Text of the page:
Isla de Flores Cultural Landscape and its fluvio-marine context
Permanent Delegation of Uruguay to UNESCO
River Plate, Oriental Republic of Uruguay
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The name of Isla de Flores Cultural Landscape and its fluvio-marine context stems from the interpretation of different factors such as the traces of human occupation, the geographical context and the patterns of land use, the fluvio-marine context, the use of the different site resources, the former impact of the migrant population, the remaining memory present in different testimonial elements, the materialized marks of ideas and concepts of progress and the way of living, etc. Its general description is therefore organized according to the following topics:a) In terms of geography and environment, the island is located in a vast ecotone of high biological diversity and is part of the Subtropical Convergence System (among ocean waters of subtropical origin) and the Subantarctic System (Malvinas current, with an important influence of the River Pate). The physical and biotic conditions of this area are characterized by its location within the River Plate fluvio-marine coastal context, where both its insular nature and its current low level of anthropogenesis stand out. Its rocky shores (metamorphic amphibolite in shades of gray with clear quartz lines) and the shoals that extend underwater with variable but scant depth. During low and high tide periods two or three sectors (islets) can be identified in the area, with heights that range from 8 to 13 mts to the W and NE respectively. The climate of the area has an average annual temperature of.16 ° C and a rainfall of 1300 mm. Winds frequently blow from SE, SW and NE with a steady annual intensity and a speed variation of approximately 5 m/s. An outstanding feature of this rare insular ensemble in our Atlantic and River Plate coasts is the fact that its fauna and flora have been subject to little or no human intervention. Thirty-one species of birds have been identified in the island, which belong to a wide coastal wildlife, ranging from resident to migratory species. Likewise, the aforementioned special anthropogenic conditions have favored the existence of crab breeding grounds with species of the type Chasmagnathus granulate, Cyrtograpsus angulatus and of halophilous vegetation formed by Juncus acutus and Spartina montevidensis.
b) In terms of history, the identification of the area traces back to the sixteenth century, before which it had never been inhabited. The island was identified by the first European pilots arriving in this part of the continent and there are different descriptions, notes and historical images. However, its regular occupation did not take place until the beginning of the nineteenth century as the marine signaling started to operate in 1828. In the nineteenth century the role of immigrants' alternate port, as preventive health area, would define it as a quarantine place marked by the ideology of disciplining the behaviors and controlling the body. The construction of lazaret and its permanence in the island for over 80 years, meant the creation of a profile of the latter and its association with certain medical imaginary.
c) In terms of the architecture, the lazaret was first designed in 1867 on account of the cholera and yellow fever outbreaks affecting Montevideo. The contagion risk was specially increased by sea traffic coming from Europe and Brazil. The main facilities of the three sets of pavilions, built in double height, with their courtyards designed for first, second and third class passengers, were inaugurated in 1869. The equipment pertaining to the health program, as well as the facilities for both the administration and the management of the island, were built in the following years through the end of the nineteenth century. In the first islet, known as "Isla Grande" -located at the west end of the formation- the following buildings joined the lazaret: the sanitation area, the command headquarters, the custom, the post and the water tanks that supply water for daily consumption. The cemetery and the hospital wards were located in the second islet and, in the third islet to the NE of the former, a second hospital and a doctor's house were established around the cremation chamber. The communication between these three islets was provided by a narrow gauge railway that ran alongside them, and connected the NE end through a metal bridge.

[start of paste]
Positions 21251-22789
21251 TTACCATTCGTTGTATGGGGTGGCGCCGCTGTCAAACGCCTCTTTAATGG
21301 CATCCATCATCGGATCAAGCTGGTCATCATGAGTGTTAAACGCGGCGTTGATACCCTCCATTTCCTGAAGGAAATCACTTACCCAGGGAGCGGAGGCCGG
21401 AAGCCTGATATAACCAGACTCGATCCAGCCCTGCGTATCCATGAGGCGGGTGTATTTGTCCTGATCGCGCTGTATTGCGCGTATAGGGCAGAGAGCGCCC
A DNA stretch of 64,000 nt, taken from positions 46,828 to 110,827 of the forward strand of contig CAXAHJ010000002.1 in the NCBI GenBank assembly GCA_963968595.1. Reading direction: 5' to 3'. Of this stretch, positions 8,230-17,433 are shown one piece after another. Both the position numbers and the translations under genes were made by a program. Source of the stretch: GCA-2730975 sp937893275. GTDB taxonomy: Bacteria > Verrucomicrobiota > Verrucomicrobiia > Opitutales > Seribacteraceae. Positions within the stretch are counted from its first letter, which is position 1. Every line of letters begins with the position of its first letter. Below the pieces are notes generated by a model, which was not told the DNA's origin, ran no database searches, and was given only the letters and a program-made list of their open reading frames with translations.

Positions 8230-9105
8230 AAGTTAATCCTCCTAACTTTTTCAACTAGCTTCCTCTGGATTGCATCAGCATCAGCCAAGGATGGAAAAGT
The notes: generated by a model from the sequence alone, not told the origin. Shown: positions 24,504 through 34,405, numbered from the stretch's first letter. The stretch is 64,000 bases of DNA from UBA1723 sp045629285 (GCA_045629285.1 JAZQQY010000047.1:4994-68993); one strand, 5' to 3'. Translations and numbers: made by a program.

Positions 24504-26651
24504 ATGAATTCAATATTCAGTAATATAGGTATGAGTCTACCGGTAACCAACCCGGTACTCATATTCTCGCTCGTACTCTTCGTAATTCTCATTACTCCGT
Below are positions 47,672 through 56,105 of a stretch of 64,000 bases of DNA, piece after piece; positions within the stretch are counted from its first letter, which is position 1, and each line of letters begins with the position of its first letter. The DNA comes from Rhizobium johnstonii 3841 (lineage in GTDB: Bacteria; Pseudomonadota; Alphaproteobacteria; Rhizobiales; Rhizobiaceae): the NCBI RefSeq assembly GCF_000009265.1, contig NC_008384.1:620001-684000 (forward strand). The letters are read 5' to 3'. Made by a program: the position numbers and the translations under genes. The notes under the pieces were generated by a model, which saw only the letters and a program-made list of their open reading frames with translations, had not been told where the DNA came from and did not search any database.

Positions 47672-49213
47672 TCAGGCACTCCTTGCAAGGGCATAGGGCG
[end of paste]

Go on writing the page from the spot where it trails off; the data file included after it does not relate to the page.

d) Isla de Flores is given the highest heritage consideration and protection since, pursuant to the Cultural Heritage Act 14040, it was declared National Historic Landmark by the National Cultural Heritage Committee (year 1976). The protection of said framework continues up to the present. Likewise, the terrestrial space and the river context associated to it are currently in the final stage for their inclusion in the National System of Protected Areas ("SNAP"). Once the island is included in the aforementioned, the cultural and natural landscape protection considerations shall be further strengthened.
e) Different agencies and institutions of the Uruguayan State, as well as civil organizations, participate in the administration of both the island and its fluvial context. The Cattle, Agriculture and Fishing Ministry is responsible for the general administration (as it does with all the islands belonging to the State). Said ministry carries out such task within the framework of the Specific Advisory Committee created for such purposes, with the additional participation of the following ministries: Housing, Spatial Planning and Environment; Home Affairs, National Defense, Education and Culture and Tourism and Sport. The Ministry of Transportation and Public Works is responsible for the maintenance of the operating buildings, like the lighthouse, as well as for the conservation tasks that are part of a broader action plan for abandoned buildings, launched in 2013. The Uruguayan State and the civil organization "Instituto de Ivestigaciones Historicas y Sociales del Plata" (Institute of Historical and Social Research "Del Plata") are committed to carry out the management plan for the island.
Justification of Outstanding Universal Value